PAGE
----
Patients with hereditary hemorrhagic telangiectasia, a disease characterized by disruptions of the vascular system, have mutations in the gene encoding endoglin, a protein that binds to transforming growth factor-b (TGF-b). Li et al. (p. 1534) investigated the role of endoglin in vascular development by studying endoglin-deficient mice. Although the early stages of vasculogenesis occurred normally, the mice died in utero because the endothelial tubes were not remodeled into mature blood vessels. This remodeling defect was caused by a failure in vascular smooth muscle development, a finding that may in part explain the pathogenesis of the human disease.

  13. Intense Lasers Enlighten Stellar Physics

    The nuclear fusion reactions and dynamics of a stellar explosion can be modeled theoretically, but a complementary approach is to develop laboratory analogs for these large-scale energetic processes. Remington et al. (p. 1488) review the recent development of intense lasers that produce large amounts of energy within small areas that astrophysicists now use to study stellar reactions in a controlled laboratory setting. Laser experiments, combined with observations and models, have improved our understanding of supernova explosions, the mechanisms that produce gamma ray bursts, and the formation of giant planets.

  14. Responding in the Red

    Plant phytochromes, which serve as receptors for light in the red end of the spectrum, initiate signal transduction chains that result in developmental and physiological alterations in the plant. Fankhauser et al. (p. 1539) have identified a phytochrome binding protein, PKS1, that is active at one of the earliest steps in these pathways. PKS1 is phosphorylated in the presence of phytochromes in a light-dependent manner, which suggests that phytochromes may initiate their signals with phosphorylation.

  15. Polymorphisms Not Found in the IL-13 Gene Promoter

    M. Wills-Karp et al. (Reports, 18 Dec. p. 2258) studied the role of the type 2 cytokine interleukin-13 (IL-13) in a mouse model of asthma. They concluded that IL-13 “was necessary and sufficient for the expression of allergic asthma.”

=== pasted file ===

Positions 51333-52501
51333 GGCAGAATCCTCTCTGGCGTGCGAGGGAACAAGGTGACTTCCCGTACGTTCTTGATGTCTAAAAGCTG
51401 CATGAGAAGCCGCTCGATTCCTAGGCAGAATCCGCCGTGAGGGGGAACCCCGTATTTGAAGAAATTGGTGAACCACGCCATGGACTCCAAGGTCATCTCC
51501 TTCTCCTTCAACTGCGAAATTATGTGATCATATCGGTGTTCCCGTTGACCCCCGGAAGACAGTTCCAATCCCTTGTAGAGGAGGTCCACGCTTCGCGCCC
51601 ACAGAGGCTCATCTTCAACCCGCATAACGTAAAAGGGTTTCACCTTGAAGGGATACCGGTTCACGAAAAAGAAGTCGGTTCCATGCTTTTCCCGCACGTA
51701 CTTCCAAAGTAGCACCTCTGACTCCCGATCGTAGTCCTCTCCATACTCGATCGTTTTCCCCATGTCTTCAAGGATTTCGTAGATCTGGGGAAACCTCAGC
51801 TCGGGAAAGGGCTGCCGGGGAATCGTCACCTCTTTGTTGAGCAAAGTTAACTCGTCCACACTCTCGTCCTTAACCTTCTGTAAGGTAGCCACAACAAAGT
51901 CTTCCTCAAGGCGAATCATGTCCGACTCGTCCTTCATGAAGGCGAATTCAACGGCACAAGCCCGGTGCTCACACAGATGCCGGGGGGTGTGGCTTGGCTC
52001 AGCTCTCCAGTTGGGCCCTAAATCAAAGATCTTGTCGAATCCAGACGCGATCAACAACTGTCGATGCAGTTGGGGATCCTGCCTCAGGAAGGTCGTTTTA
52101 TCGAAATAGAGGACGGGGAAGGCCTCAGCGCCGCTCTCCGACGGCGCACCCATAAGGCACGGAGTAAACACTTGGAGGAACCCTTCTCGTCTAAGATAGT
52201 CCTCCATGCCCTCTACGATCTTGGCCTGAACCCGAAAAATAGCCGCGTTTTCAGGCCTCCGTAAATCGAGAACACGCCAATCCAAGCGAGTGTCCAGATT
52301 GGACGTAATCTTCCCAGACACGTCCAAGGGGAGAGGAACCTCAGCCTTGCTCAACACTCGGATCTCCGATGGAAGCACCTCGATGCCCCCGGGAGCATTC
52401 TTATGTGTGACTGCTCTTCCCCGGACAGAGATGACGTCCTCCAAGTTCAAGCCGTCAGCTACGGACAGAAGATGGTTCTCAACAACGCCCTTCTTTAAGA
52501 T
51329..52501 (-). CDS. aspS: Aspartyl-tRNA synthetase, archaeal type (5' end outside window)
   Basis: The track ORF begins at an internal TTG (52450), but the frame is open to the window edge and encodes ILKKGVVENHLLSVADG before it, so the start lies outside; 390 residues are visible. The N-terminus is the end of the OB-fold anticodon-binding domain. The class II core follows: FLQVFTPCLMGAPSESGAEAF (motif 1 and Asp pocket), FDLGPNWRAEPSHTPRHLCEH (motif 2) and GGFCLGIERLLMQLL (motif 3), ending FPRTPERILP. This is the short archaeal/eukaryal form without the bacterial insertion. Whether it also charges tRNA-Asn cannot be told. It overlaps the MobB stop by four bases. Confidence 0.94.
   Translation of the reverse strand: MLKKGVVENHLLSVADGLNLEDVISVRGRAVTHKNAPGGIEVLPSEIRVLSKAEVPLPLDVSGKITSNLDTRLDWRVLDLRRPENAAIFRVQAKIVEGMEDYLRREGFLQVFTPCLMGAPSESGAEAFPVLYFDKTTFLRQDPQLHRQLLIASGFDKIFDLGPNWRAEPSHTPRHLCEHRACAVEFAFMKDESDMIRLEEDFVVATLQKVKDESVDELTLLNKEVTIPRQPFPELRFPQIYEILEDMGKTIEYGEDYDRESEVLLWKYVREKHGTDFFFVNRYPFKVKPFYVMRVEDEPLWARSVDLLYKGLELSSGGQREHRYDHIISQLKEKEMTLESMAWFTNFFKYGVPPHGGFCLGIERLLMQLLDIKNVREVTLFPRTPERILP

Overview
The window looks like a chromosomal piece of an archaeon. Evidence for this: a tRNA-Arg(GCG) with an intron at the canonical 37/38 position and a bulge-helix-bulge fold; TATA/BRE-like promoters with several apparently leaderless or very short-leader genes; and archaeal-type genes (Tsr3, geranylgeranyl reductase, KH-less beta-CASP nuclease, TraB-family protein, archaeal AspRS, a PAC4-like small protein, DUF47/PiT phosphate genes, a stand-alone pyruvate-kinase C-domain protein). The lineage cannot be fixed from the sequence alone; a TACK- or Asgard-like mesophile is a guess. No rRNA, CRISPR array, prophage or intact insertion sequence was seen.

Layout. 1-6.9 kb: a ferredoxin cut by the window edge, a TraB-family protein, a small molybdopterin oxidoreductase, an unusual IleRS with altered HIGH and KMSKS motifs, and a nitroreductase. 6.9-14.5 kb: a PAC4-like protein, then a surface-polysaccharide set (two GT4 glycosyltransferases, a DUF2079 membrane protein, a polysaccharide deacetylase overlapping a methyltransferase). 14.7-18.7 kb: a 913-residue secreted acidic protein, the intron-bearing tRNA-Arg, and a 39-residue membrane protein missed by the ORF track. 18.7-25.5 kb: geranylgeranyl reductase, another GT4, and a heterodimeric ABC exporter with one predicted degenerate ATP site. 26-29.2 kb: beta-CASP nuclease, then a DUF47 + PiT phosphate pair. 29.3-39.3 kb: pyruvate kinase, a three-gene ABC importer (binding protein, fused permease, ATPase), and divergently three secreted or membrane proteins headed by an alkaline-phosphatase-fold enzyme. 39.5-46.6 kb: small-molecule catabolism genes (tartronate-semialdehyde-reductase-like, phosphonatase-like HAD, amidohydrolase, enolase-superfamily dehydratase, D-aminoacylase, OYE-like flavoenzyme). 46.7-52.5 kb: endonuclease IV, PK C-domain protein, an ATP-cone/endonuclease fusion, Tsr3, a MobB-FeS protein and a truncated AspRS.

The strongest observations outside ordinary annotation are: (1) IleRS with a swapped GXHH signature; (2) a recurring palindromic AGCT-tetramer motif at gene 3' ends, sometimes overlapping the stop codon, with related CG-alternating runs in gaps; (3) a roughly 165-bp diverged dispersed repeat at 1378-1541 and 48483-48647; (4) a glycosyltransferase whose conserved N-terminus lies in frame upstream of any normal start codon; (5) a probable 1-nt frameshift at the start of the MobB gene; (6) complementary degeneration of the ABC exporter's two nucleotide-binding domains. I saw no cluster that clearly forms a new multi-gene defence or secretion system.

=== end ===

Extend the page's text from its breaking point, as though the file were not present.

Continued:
K. L. Anderson et al. “examined the IL-13 promoter region” on the human genome “in 129 individuals from a population in the United Kingdom.” They found “an absence of polymorphisms” in the subset of asthma patients, leading them to “doubt the significance of the IL-13 promoter as a susceptibility locus for atopy or any of the associated conditions….”

    In response, Wills-Karp and L. L. Rosenwasser state that they have also found “no significant population-based polymorphisms in this region” of the genome, but that other “possible mechanisms” may exist that involve “polymorphisms in downstream receptor and signaling molecules.”

    The full text of these comments can be seen at www.sciencemag.org/cgi/content/full/284/5419/1431a

  16. Fas, p53, and Apoptosis

    M. Bennett et al. (Reports, 9 Oct. p. 290) studied the gene p53, which “acts as a tumor suppressor by inducing both growth arrest and apoptosis.” They concluded that “p53 can mediate apoptosis through [tumor necrosis factor] Fas transport from cytoplasmic stores.”

    L. O'Connor and A. Strasser comment that they “and others have established that Fas is not required for p53-activated cell death…” and “that p53 is not required for Fas-induced apoptosis….”

    In response, Bennett et al. state that these studies “are not directly comparable. Evidently, p53 and Fas may interact at multiple levels to induce apoptosis in many different cell types.”

    The full text of these comments can be seen at www.sciencemag.org/cgi/content/full/284/5419/1431b